Google’s new Chrome 108 browser version has officially supported passkey, a more secure method than passwords because this key is not shared with the website.
blog post According to Google’s Chromium, passkeys are starting to roll out with the recent M108 update for Chrome. These passkeys are built around methods that keep users’ accounts secure, such as two-factor authentication and Google’s password manager.
Passkeys are a more secure alternative to passwords as they will not be leaked in the event of a leak of server data. It also protects users from phishing attacks. Using a passkey will require authentication in the same way as unlocking the phone.
Google says with Chrome 108 update, passkey will be enabled on Android, Windows, and macOS, it also plans to bring it to iOS and Chrome OS. On Android phones, passkeys will be securely synced through Google’s password manager or password program in future OS updates.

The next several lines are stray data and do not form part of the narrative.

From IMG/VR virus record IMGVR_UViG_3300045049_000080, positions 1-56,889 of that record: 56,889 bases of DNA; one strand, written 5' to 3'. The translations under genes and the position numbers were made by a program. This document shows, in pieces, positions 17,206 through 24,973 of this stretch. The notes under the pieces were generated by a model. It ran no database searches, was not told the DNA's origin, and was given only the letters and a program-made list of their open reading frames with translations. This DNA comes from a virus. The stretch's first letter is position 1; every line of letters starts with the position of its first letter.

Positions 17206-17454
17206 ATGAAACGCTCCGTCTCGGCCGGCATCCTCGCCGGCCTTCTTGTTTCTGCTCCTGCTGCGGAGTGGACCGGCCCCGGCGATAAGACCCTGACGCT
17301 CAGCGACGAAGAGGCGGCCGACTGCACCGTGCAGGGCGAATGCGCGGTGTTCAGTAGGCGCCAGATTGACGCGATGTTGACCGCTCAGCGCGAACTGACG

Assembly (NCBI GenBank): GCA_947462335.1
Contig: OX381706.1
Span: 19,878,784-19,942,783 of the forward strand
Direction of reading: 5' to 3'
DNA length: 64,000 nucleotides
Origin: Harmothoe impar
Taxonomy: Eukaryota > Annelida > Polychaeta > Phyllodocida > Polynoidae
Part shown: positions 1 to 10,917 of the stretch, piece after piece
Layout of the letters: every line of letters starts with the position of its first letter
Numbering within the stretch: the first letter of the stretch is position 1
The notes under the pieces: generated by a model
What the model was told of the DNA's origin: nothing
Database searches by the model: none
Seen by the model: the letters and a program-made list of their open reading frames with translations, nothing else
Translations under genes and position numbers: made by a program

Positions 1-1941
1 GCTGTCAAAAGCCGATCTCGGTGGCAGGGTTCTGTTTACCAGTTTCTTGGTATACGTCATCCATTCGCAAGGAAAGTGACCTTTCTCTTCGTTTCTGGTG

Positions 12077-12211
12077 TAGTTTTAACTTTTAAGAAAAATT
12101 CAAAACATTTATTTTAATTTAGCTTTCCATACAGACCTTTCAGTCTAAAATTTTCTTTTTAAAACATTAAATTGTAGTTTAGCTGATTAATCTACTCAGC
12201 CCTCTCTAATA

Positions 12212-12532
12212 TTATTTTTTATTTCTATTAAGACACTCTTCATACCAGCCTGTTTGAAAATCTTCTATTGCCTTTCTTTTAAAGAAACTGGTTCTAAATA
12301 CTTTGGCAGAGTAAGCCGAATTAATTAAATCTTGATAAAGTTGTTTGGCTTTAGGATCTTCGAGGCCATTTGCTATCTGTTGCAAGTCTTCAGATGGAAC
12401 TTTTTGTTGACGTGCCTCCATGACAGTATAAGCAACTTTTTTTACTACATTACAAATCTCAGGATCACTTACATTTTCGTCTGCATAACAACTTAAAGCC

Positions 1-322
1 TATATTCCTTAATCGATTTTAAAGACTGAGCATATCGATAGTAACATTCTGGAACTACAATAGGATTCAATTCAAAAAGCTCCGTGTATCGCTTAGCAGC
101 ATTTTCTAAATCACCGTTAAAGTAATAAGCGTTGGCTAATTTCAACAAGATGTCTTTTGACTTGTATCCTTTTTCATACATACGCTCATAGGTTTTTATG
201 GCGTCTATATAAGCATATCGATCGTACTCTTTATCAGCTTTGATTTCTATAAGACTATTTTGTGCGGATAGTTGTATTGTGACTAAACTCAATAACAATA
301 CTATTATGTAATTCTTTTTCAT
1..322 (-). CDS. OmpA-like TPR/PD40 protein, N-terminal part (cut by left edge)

After saving the passkey on the device, Google says the code will show up in autofill when the user logs in as an added security measure.
The desktop version will work a little differently, providing the option to ask an Android nearby device to select the passkey. Explaining how secure this security method is, Google says the passkey never leaves the user’s device. The code is securely generated and used in exchange with the website the user is logging in to.